Favorite New Fiction
from Small and Micro Publishers

Coping with trauma or loss

The Widow’s Guide to Edible Mushrooms

The Widow’s Guide to Edible Mushrooms

There is much to praise about The Widow’s Guide to Edible Mushrooms, Chauna Craig’s début short story collection. But I was especially taken by the stories’ layered explorations of fraught relationships—and of relationships in transition, owing to divorce, death, or other circumstances.

In “This Is History,” the narrator reflects, retrospectively, on a time of transition in both her family and community. The story takes place at the site of a defunct Montana copper mine, where the narrator (then 12 years old), her parents, and brother have gathered with other locals to witness the destruction of the mine’s smokestack. For the narrator’s mother, whose father worked at the mine, the destruction is cause for sadness, even though the copper industry “left the land raped and polluted,” in the narrator’s eyes. As she observes, “My mother was susceptible to fantasies of golden pasts and golden futures that would erase the daily shin-banging and toe-stubbing of the present.”

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Leaving Is My Colour

Leaving Is My Colour

“I never thought I’d be the kind of person who could say things like, ‘Yes, I’ve spent a little time in jail,’ or, ‘If you count second cousins then, yeah, I’ve had sex with a relative.’ I also never thought I’d be married and divorced enough times for it to be financially sensible to invest in a courthouse parking permit. But, there you go.”

So observes Rachel Bennett, early in the witty, wickedly funny novel in which she stars: Leaving Is My Colour, by Amy Burns. As soon becomes clear, divorce and jail—the consequence of feeding a drug addiction—are far from Rachel’s only problems. The root of many of them is her deeply dysfunctional family: her well-meaning but mostly absent father; her selfish, judgmental mother; and her older sister, Julie, a bottomless source of disparagement and hostility.

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The Expense of a View

The Expense of a View

The central characters in The Expense of a View, Polly Buckingham’s dark and sometimes surreal story collection, face the kinds of suffering that many of us, if we aren’t experiencing them ourselves, would rather turn away from: grief over the loss of a loved one, drug addiction, domestic violence, parental abandonment, mental illness, poverty. Buckingham’s stories immersed me so deeply in these characters’ mental, physical, and emotional states that the barriers between their worlds and mine seemed to dissolve, giving me insights into experiences I might otherwise feel—or seek—distance from.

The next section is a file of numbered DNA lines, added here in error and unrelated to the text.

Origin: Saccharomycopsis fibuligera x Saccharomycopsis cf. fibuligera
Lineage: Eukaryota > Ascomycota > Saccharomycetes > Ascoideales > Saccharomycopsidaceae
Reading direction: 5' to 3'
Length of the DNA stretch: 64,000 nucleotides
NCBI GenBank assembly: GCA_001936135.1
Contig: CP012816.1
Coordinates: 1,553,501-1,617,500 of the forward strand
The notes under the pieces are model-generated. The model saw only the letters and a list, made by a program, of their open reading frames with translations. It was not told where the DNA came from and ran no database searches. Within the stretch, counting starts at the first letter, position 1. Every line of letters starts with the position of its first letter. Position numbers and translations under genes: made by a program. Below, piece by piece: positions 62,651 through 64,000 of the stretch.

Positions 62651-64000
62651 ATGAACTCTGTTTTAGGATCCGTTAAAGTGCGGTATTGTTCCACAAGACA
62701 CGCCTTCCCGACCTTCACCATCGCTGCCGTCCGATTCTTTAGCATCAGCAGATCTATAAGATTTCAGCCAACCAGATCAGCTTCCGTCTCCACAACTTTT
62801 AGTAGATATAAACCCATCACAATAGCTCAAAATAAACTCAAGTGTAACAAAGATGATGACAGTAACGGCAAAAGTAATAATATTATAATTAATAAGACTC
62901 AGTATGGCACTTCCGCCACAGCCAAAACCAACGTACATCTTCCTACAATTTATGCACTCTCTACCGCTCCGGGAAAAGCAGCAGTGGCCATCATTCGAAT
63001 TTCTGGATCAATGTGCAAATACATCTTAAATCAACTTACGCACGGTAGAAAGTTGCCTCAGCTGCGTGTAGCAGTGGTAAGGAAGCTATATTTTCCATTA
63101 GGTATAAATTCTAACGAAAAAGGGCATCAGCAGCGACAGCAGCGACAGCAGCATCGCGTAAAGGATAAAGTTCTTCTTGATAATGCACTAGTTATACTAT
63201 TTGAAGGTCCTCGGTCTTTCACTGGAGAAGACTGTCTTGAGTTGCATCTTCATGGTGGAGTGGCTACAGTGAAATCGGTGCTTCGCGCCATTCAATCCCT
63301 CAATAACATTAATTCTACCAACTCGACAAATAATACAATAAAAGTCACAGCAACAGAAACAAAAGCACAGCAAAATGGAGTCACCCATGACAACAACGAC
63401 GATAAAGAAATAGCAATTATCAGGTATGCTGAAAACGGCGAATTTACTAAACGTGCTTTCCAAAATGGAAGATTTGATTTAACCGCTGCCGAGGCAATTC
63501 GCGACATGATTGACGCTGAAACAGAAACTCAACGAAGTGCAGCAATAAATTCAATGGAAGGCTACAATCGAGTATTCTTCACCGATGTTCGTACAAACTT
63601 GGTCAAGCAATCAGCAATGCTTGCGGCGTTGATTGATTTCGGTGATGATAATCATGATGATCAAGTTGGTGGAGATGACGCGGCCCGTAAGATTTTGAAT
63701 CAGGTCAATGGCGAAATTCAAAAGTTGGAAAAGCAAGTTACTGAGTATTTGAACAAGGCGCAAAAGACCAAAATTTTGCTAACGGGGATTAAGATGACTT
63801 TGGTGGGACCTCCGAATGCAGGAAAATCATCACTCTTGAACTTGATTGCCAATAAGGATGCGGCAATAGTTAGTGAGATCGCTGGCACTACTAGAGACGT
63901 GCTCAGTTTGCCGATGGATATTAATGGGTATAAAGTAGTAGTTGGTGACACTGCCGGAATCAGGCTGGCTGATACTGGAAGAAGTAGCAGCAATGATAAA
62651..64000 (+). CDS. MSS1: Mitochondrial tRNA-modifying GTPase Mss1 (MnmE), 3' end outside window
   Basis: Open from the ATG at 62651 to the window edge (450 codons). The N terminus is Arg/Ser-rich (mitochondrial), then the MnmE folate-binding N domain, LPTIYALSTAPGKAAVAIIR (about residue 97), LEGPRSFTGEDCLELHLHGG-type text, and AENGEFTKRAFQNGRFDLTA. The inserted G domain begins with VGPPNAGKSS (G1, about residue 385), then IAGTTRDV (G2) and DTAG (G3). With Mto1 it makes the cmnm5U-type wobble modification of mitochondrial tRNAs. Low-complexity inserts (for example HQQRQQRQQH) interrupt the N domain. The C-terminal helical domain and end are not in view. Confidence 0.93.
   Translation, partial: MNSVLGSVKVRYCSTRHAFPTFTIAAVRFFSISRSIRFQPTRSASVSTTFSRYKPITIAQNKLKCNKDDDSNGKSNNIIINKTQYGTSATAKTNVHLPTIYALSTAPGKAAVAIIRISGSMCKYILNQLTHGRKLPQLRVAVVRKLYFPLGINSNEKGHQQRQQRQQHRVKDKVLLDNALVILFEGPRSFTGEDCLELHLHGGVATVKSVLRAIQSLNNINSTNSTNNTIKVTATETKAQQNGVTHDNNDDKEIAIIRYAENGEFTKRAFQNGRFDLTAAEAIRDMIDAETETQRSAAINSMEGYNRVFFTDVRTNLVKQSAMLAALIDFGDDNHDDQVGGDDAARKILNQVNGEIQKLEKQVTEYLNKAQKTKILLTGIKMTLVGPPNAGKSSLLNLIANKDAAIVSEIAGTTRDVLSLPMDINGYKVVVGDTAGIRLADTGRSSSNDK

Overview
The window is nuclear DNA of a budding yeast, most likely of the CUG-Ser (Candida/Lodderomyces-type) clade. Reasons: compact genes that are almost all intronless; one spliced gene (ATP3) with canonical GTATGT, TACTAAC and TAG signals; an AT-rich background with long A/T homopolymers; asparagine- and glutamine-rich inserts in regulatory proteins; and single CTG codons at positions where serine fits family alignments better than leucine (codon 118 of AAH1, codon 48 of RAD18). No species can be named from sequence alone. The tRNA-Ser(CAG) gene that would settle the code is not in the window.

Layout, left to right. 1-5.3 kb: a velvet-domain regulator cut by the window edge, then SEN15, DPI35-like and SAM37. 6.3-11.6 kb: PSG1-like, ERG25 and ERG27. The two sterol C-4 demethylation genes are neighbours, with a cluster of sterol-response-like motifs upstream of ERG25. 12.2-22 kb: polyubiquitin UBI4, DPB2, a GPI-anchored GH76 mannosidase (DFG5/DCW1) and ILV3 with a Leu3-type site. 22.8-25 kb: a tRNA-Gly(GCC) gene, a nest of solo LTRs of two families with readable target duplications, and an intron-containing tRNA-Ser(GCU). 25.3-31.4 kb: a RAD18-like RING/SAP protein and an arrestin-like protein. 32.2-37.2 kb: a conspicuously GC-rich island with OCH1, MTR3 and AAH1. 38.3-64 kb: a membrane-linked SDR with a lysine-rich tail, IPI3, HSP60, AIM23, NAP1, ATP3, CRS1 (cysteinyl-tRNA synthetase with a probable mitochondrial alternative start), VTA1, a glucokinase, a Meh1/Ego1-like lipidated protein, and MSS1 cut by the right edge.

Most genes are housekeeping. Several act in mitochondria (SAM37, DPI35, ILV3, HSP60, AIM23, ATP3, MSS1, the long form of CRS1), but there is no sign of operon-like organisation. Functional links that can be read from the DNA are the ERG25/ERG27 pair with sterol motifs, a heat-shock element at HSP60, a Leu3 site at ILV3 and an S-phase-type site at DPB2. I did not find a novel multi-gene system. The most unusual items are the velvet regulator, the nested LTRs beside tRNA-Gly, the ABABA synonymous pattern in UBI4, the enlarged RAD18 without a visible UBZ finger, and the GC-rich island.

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The Summer She Was Under Water

The Summer She Was Under Water

A creekside cabin in summertime: it seems like the setting for a peaceful family gathering, unless the family is the one that Jen Michalski brings together in her moving and deftly crafted novel The Summer She Was Under Water. Its members include a physically and emotionally abusive father who is struggling with mental illness; a kind yet conflict-averse mother who has tried to look past the years of damage her husband has done; and two adult children—a long-estranged sister and brother—who share memories of their father’s abuse and of a taboo bond they formed in the wake of it.

The gathering at the family’s cabin threatens to be uncomfortable at best, explosive at worst. But because Michalski gets to the heart of the characters and their conflicts with such care and feeling, she offers more than a strife-laden drama. Instead, her novel is a complex exploration of family dysfunction, one that holds out a measure of hope.

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They Could Live with Themselves

They Could Live with Themselves

An oft-repeated criticism of small towns is that too many residents have an unsavory and insatiable interest in the lives of their neighbors, an interest that no amount of acreage—geographical, emotional, or social—can discourage. One of the many strengths of Jodi Paloni’s début story collection, They Could Live with Themselves, is how it acknowledges a corollary truth: the impossibility of fully understanding the experiences or realities of others—sometimes, even those with whom we share a roof. By immersing us in the lives of residents of one fictional community, Paloni honors, with great compassion and insight, both private realities and the ways in which individuals do—or don’t—connect with others.

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Nanjing Never Cries

Nanjing Never Cries

Tim O’Brien has said that fiction is for “getting at the truth when the truth isn’t sufficient for the truth.” To me, this observation speaks to the strengths of the best historical novels: unlike textbook accounts, such novels convey the consequences and significance of historical events more memorably than mere facts ever could. They do so by connecting readers, emotionally, to characters who are at the center of these events.

In his début novel, Nanjing Never Cries, Hong Zheng builds these connections affectingly, immersing readers in the experiences of those who suffered during the Nanjing (Nanking) Massacre, in which hundreds of thousands of Chinese civilians were raped, tortured, and killed by Japanese soldiers who invaded the city in December 1937, as part the Sino-Japanese War.

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